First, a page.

Rarely has a film looked as beautiful as “Carol,” especially a film shot in Super 16mm. A lot of stars aligned. Todd Haynes directed. Ed Lachman, ASC was the cinematographer, with breathtaking lighting, moving camera, motivated reflections, mirrors, flares, streaks and muted colors. There was a confluence of excellent choices, among them, Cooke vintage lenses, Kodak Vision3 16mm film, Arriscan and DI at Goldcrest, grading by John Dowdell III, and two great actresses, gorgeously glowing in muted light.
JON FAUER: For anyone who hasn’t seen it, describe “Carol.”
ED LACHMAN: This is an adaptation of Patricia Highsmith’s second book, “The Price of Salt.” She is known for her crime novels. Her first book, “Strangers on a Train,” was a big success. This book was different, a personal memoir. She got it published in 1952 but had to write under the nom de plume Claire Morgan because of the subject matter. It was a love story between a younger and an older woman. What was radical about this story line was that there was actually the possibility that the relationship would succeed. Up to this point, such a story usually ended in a sanitarium or suicide. It became a very successful book. Todd likes to think of this period love story as if it aligned with her crime novels—the crime was their love. The film is really about the isolation of desire, the romantic imagination, and the unsettling of the amorous mind. There’s a certain subjectivity in the storytelling.
In literature, you can enter the interior world of the character but it’s much harder to show where you are. In cinema you have the opposite. In one shot you can show where you are but it’s much harder to enter the interior world of the character. So this kind of story lent itself to trying to reveal the emotions inside the characters. That’s why it lent itself so well to being created through images rather than words. The words are actually very elliptical in the film.
How did you determine the look of the film?
I’ve worked with Todd Haynes, the director, for 14 years. Todd and I have an open discussion about things in advance of the film and it was also a discovery during production. He also does a look book (a scrapbook of swipes, photos, swatches, and notes). The interesting thing about working with Todd is how he references the ideas for the film. This was a special period, after the war, just before Eisenhower was elected. It was a period of great uncertainty in America because the Soviets were taking over Eastern Europe, there was the Communist scare, McCarthyism was becoming prevalent in the United States. It was an austere time that fit with the language in the story and created the emotional context for the characters. The palette was much more monochromatic. Todd likes to call it soiled. I call it a lived-in look.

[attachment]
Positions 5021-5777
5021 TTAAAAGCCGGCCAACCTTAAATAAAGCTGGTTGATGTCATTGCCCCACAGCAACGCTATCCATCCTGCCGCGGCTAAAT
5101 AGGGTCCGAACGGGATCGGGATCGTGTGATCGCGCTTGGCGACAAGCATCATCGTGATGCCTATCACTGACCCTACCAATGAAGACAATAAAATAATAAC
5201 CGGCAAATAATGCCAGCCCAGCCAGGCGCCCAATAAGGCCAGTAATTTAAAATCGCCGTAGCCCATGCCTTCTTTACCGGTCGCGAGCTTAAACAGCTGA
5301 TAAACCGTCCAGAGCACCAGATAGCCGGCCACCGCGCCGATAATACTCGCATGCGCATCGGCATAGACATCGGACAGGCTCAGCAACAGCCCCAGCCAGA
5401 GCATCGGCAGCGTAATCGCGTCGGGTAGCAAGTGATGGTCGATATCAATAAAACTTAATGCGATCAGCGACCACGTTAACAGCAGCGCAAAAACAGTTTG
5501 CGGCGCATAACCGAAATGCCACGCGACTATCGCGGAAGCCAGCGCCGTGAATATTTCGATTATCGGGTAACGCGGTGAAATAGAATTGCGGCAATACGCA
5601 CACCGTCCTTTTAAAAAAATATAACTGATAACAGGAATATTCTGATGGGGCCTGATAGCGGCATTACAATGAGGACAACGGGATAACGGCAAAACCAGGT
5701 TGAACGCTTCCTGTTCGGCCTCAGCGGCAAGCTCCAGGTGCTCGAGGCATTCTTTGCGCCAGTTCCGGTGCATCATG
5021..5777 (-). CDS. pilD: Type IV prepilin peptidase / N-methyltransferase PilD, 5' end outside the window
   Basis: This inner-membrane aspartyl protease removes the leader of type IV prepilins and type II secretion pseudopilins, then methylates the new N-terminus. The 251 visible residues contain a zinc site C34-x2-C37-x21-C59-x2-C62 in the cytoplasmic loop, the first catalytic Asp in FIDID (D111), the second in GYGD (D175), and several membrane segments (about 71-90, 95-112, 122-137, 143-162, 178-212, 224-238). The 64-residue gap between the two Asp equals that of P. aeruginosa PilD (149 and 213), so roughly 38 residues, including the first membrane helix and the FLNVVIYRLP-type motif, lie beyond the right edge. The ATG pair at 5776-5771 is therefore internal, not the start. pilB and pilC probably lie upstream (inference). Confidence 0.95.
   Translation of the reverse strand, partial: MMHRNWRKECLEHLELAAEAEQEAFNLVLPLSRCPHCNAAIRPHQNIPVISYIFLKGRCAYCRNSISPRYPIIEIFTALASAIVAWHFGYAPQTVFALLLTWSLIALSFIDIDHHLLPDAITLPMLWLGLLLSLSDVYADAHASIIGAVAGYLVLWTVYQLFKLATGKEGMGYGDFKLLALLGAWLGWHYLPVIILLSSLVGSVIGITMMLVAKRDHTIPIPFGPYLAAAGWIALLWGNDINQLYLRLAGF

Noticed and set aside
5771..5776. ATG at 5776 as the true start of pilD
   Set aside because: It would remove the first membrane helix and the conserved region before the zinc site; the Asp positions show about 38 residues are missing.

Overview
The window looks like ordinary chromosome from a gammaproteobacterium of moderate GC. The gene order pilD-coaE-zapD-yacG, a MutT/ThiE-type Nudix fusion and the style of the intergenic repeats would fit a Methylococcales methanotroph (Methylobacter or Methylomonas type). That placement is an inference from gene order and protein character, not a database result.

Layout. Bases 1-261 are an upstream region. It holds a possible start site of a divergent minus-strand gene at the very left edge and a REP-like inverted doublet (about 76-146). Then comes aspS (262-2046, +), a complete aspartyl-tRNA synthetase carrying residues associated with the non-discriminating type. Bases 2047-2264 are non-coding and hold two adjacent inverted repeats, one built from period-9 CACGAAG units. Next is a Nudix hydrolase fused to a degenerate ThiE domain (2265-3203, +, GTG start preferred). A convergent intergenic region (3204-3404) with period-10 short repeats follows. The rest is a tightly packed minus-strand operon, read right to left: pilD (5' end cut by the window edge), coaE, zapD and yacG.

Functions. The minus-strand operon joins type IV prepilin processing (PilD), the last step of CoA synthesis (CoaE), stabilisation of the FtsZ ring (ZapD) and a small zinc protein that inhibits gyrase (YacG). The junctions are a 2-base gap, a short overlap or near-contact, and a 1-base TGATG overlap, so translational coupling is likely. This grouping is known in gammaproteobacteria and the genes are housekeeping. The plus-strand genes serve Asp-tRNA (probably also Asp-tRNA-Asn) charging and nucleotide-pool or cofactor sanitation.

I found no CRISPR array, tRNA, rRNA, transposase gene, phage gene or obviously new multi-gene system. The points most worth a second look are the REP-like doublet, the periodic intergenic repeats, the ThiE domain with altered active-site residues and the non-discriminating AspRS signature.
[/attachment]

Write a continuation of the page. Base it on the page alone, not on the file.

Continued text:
So we’re dealing with two characters. Young Therese is a young shop girl played by Rooney Mara. She’s working in a department store like Bloomingdales, in the toy section. Nothing is synthesized in her life. She’s falling in love with this older woman but she has a boyfriend and she’s still in formation of what she can do in life. Her character slowly comes into focus. She realizes that she has love and affection for this woman. But their love is actually defined by the outside world’s sense of morality.
We didn’t want to reference the cinema of the time, of melodrama or noir, so we looked towards the documentation of photojournalists. Many of them were women. We gravitated to Helen Levitt, Ruth Orkin, Esther Bubley and Vivian Maier. In the book, Therese was a set designer but they changed her to a photographer which helped reinforce the subjectivity of her mind.